March 23 – Is Kazakhstan for Flax Markets What Brazil is To Soybeans?

We know that the Black Sea is producing a lot more wheat, but what’s going on with flax, especially in Kazakhstan? Let’s take a look.

We know that the Black Sea is producing a lot more wheat, but what’s going on with flax, especially in Kazakhstan?

Since the Black-Sea region is one of the world’s largest producers of flax and one of Canada’s main competitors on the flax exports, we wanted to take a look at what’s going on there.

Two months ago, in January, we looked at flax acres in major-producing countries and what we might expect going forward.

Then, we also dug into StatsCan’s first estimates of 2018/19 flax acres and production in early February. More specifically, with demand relatively set and not expected to spike because of decent competition from the Black Sea, flax prices would stay where they’re currently at.

Thus, we move our attention to figuring out what the major competitors abroad should be pumping out this coming 2018/19 crop year.

Why?

Flax production in major Black-Sea producing countries like Kazakhstan, Russia, and Ukraine, can easily influence the price points that we’re selling our flax here in North America.

While Ukraine is a decently-sized producer, we’ve left them out of this analysis mainly because it’s not gigantic, but also b/c we haven’t seen in production estimates out yet! More specifically, Ukraine harvests about 130,000 acres of flax every year, that yields on average of about 60,000 tonnes.

2016/17 was the anomaly in Ukraine though as they had a bumper crop, taking off 90,000 tonnes of flax. However, when comparing this to Canada’s 500,000-plus metric tonne harvests, it’s small potatoes!

It is worth noting though that Ukraine has a strong domestic processing sector that is able to crush flax and transform it into oil, hence adding value.

Getting serious though, what kind of acreage could we be looking at in both in Russia and Kazakhstan?

What we found was that flax acres in both Russia and Kazakhstan ranged anywhere from 900,000 to 1.8 million acres as shown on the chart below. We also see that flax acres in both countries tracked each one another as acreage expanded or contracted. The reasons for these movements was weather and market conditions for those years.

Unlike the sideways-moving flax acres, Russia’s and Kazakhstan’s flax production have been trending upwards (also shown on the chart).

Kazakhstan’s production edged higher from roughly 200,000 tonnes in 2012/13 to 550,000 tonnes in 2016/17.

Similarly, Russia’s flax production expanded from 350,000 tonnes in 2012/13 to 700,000 tonnes 2016/17. We have to point that Russia’s flax production has always been stronger than Kazakhstan’s harvest.

 

Better than expected average yields in Russia pegged at roughly 17 bushels per acre – is the main reason for this increase in some years.

The 2017/18 crop year was different though as Russian and Kazakhstan flax acres and production started to diverge.

As the chart shows, Russia flax acres shrank due to weather issues that occurred in the spring of 2017. Combined with drought during the subsequent summer and heavy rains during flax harvest last fall, this pushed yields lower.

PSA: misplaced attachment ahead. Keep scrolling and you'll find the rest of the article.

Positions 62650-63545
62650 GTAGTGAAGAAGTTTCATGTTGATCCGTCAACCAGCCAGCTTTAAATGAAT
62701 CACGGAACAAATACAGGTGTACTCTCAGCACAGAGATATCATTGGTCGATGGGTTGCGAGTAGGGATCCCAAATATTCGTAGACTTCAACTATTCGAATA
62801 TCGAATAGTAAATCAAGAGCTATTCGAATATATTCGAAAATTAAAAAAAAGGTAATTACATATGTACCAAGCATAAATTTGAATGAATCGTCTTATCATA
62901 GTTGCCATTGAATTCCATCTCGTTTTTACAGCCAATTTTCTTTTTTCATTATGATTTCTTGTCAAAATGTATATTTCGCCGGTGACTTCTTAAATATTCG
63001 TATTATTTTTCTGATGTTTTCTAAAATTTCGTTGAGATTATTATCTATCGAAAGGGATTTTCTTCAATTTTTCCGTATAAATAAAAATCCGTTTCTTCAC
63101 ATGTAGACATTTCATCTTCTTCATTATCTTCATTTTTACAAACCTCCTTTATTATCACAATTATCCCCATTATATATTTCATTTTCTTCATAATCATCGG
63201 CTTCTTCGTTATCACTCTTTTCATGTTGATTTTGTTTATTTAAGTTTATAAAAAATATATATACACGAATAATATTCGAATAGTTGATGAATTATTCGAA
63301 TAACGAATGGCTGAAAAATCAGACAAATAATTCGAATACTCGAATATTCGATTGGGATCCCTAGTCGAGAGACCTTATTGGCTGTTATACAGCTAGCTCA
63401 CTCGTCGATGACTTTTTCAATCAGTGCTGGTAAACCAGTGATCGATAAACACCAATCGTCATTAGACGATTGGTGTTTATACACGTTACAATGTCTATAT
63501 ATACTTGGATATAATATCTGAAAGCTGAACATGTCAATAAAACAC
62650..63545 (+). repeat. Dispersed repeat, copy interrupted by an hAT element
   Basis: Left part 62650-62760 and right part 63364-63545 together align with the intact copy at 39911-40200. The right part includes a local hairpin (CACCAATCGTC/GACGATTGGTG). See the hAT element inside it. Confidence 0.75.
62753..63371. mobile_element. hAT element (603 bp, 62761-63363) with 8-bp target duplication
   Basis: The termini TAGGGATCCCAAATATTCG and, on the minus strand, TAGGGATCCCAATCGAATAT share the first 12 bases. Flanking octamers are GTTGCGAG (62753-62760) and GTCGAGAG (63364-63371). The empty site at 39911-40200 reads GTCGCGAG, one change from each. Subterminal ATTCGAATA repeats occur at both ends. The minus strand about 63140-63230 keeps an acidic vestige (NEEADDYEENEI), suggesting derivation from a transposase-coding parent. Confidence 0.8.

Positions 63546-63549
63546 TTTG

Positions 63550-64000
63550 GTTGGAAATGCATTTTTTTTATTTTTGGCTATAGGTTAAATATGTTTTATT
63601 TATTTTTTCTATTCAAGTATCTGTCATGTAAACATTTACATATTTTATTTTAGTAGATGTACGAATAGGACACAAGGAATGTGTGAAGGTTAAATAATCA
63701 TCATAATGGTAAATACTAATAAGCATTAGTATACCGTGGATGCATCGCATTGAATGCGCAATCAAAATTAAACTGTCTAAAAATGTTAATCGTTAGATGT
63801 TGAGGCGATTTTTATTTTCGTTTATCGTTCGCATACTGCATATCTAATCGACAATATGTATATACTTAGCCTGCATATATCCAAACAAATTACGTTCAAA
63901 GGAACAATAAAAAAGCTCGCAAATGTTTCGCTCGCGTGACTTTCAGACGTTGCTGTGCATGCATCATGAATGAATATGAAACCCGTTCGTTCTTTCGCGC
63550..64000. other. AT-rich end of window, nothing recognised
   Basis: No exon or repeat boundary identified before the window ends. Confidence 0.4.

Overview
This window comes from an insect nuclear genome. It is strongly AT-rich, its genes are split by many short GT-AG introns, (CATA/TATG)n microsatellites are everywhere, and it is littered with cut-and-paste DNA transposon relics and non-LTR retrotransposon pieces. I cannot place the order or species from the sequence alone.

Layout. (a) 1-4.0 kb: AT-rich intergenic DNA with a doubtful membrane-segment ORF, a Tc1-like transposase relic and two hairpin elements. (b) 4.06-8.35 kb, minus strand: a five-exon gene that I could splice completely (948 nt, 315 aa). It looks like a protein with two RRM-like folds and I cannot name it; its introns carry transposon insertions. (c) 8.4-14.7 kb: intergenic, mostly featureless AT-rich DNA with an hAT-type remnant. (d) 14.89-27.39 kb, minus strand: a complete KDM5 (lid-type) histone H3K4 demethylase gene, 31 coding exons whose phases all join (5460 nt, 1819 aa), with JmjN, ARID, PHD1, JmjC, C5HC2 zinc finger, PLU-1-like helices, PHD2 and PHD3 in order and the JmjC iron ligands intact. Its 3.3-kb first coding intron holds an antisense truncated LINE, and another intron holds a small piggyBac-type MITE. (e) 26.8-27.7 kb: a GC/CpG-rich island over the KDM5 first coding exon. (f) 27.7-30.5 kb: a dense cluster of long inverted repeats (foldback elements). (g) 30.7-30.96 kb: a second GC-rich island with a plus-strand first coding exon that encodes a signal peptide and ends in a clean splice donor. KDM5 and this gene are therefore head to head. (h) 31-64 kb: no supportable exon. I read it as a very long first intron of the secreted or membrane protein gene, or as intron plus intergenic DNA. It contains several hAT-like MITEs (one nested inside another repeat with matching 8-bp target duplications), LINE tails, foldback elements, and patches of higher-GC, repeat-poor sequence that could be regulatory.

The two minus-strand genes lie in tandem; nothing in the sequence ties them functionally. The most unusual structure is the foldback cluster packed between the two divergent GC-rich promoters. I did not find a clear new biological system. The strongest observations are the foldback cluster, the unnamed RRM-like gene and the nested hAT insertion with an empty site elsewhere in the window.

More specifically, Russian acreage shrank by 20% to 1.4 million acres while production dropped by 35% year-over-year to 450,000 tonnes.

Unlike Russia, Kazakhstan’s flax acreage reached a record high in 2018/19, surpassing 2 million acres. Climbing nearly 35% year-over-year, flax acres in the former Soviet Union country reached 2.15 million acres.

Unsurprisingly, Kazakhstan harvested a bumper crop of 700,000 tonnes in 2017/18, up roughly 20% from the year before

What’s the main thing to understand here?

Kazakhstan not only took Canada’s place as the world leader in flax production, but this country emerged as an important player on the export market.

On one hand, Mother Nature lent Kazakh flax producers a hand since they harvested a bumper crop.  

On the other hand, an ambitious Kazakh government program helped diversify their farmers’ crop rotation, meaning more support for expanding flax acres. Concretely, the government aimed to reduce the share of wheat seeded acres from the roughly 64% to 46%, replacing it with other crops fodder, fodder, legumes, and oilseeds, including flax.

We’ve also seen strong government efforts to diversify Kazakhstan’s flax export markets away from the European Union and more into China. Recently, Kazakhstan and China signed agreements on protocols for the trade of agricultural goods, including flax.

From a price point, Kazakhstan’s flax is priced more competitively for export due to lower production cost but also due to this country’s proximity to the EU and Chinese markets.

For example, Kazakhstan’s flax producer prices are pegged 88,000 Kazakh tenge (the local currency).

This literally translates to a price of about $6.60 USD or $8.80 CAD per bushel!

For comparison, the average price for flax in Saskatchewan, where roughly 80% of Canadian flax is grown, hovered around $9.40 USD or $11.80 CAD per bushel during the same month.

As shown in the chart below, Kazakh supplies are much more price competitive than Canadian options.

 

To sum up, clearly the outlook for Kazakhstan’s flax market is bullish and something we’ll have to keep tabs on going forward.

About the Author
Adrian Uzea

Hailing from a farm in Romania’s breadbasket, Adrian’s keen interest in agriculture inspired him to obtain a Master's degree in Ag Economics from the University of Saskatchewan. Adrian provides deep, original insight for Canadian farmers of grains, oilseeds, and other specialty crops to help improve their bottom line. He was previously a Market Analyst with a provider of grain marketing services like DePutter Publishing.